Why does looking at Medusa with a mirror work?

  • Medusa is known for being so ugly that if men even look at her face, they would immediately be turned into stone statues. Perseus was somehow able to overcome this challenge of killing her by looking at her reflection in a mirror. Even though he was technically looking at her, just with a mirror, he did not turn into stone.

    So how does looking at Medusa's reflection in a mirror prevent men from turning into stone? Technically he should have turned into stone as he looked at her, but this time indirectly.

  • yannis

    yannis Correct answer

    7 years ago

    It was looking directly into Medusa's eyes that would turn a mortal to stone, not the whole of her face. Using the shield as a mirror meant that even if Medusa's gaze fell upon Perseus, it would be at an angle. Not that it mattered in the end, as Perseus was lucky enough to catch Medusa and her sisters sleeping:

    But the Gorgons had heads twined about with the scales of dragons, and great tusks like swine's, and brazen hands, and golden wings, by which they flew; and they turned to stone such as beheld them. So Perseus stood over them as they slept, and while Athena guided his hand and he looked with averted gaze on a brazen shield, in which he beheld the image of the Gorgon,5 he beheaded her. When her head was cut off, there sprang from the Gorgon the winged horse Pegasus and Chrysaor, the father of Geryon; these she had by Poseidon.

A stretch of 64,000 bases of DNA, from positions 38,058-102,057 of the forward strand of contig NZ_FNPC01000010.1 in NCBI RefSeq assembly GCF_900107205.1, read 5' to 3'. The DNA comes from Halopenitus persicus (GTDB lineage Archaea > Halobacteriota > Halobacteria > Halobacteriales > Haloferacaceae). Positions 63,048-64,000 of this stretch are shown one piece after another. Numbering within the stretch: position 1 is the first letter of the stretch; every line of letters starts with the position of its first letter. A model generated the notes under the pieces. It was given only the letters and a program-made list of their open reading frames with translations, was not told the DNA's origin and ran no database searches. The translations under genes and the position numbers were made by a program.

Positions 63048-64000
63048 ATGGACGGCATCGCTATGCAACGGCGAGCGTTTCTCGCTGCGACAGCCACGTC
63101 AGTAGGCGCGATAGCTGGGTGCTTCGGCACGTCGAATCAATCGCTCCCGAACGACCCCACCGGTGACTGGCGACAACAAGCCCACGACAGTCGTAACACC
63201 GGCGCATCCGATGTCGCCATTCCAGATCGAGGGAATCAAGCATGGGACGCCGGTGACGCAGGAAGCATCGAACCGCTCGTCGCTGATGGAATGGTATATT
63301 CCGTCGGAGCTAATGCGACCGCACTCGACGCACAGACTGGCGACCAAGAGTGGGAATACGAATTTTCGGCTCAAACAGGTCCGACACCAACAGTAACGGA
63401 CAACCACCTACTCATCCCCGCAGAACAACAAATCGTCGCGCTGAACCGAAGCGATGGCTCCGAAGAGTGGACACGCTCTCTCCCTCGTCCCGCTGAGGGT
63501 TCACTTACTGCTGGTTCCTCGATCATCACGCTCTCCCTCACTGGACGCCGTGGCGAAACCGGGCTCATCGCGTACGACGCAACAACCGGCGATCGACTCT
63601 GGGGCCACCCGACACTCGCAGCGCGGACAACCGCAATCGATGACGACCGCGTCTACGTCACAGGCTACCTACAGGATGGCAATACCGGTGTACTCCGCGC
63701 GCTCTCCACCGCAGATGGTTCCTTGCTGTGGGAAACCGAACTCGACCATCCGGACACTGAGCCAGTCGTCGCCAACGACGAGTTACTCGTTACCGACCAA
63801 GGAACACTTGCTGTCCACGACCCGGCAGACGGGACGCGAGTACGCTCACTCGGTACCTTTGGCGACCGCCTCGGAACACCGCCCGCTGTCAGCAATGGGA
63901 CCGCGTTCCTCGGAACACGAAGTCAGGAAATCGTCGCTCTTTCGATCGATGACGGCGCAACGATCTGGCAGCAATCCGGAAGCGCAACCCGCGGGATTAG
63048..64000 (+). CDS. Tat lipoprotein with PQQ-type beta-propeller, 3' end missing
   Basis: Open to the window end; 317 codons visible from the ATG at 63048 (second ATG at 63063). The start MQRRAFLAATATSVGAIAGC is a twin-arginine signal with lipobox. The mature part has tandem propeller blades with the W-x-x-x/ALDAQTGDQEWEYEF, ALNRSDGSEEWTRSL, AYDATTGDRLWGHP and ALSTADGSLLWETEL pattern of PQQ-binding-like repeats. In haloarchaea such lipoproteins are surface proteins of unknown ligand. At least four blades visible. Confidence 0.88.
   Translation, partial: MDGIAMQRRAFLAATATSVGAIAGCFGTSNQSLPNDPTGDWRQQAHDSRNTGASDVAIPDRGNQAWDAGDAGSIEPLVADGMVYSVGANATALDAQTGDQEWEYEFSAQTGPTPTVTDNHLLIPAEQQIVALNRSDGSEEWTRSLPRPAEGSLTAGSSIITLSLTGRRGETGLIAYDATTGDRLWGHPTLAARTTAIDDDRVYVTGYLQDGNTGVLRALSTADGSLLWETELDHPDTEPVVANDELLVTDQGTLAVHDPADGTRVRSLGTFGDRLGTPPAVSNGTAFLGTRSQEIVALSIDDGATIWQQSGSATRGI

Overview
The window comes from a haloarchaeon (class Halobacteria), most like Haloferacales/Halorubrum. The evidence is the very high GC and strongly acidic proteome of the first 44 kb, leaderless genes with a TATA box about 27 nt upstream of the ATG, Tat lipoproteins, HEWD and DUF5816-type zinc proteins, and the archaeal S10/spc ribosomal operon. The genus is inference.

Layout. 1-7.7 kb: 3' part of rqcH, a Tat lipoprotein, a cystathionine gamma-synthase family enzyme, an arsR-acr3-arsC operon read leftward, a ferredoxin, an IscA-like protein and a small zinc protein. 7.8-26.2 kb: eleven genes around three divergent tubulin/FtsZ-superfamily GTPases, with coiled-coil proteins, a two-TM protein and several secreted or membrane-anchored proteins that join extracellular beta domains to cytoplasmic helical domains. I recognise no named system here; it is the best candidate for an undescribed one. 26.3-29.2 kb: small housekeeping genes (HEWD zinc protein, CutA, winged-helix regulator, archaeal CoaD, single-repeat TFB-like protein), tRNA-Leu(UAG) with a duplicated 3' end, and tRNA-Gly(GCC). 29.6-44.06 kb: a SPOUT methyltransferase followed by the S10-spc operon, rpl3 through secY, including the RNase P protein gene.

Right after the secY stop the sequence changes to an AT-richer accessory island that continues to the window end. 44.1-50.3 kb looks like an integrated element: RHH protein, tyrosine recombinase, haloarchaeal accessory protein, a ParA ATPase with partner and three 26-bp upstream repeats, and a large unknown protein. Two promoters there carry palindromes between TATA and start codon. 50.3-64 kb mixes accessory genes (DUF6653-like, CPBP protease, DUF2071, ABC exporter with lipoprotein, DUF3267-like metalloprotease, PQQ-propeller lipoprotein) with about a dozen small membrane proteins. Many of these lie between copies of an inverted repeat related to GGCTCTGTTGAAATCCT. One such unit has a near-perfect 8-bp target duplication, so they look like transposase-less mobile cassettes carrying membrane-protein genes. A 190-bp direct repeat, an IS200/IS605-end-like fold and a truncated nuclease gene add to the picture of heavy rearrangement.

Source: Apollod. 2.4.2

    It should be noted, however, that Hesiod doesn't mention the shield at all:

    And again, Ceto bore to Phorcys the fair-cheeked Graiae, sisters grey from their birth: and both deathless gods and men who walk on earth call them Graiae, Pemphredo well-clad, and saffron-robed Enyo, and the Gorgons who dwell beyond glorious Ocean in the frontier land towards Night where are the clear-voiced Hesperides, Sthenno, and Euryale, and Medusa who suffered a woeful fate: she was mortal, but the two were undying and grew not old. With her lay the Dark-haired One in a soft meadow amid spring flowers. And when Perseus cut off her head, there sprang forth great Chrysaor and the horse Pegasus who is so called because he was born near the springs of Ocean; and that other, because he held a golden blade in his hands. Now Pegasus flew away and left the earth, the mother of flocks, and came to the deathless gods: and he dwells in the house of Zeus and brings to wise Zeus the thunder and lightning

    Source: Hes. Th. 280

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Content dated before 7/24/2021 11:53 AM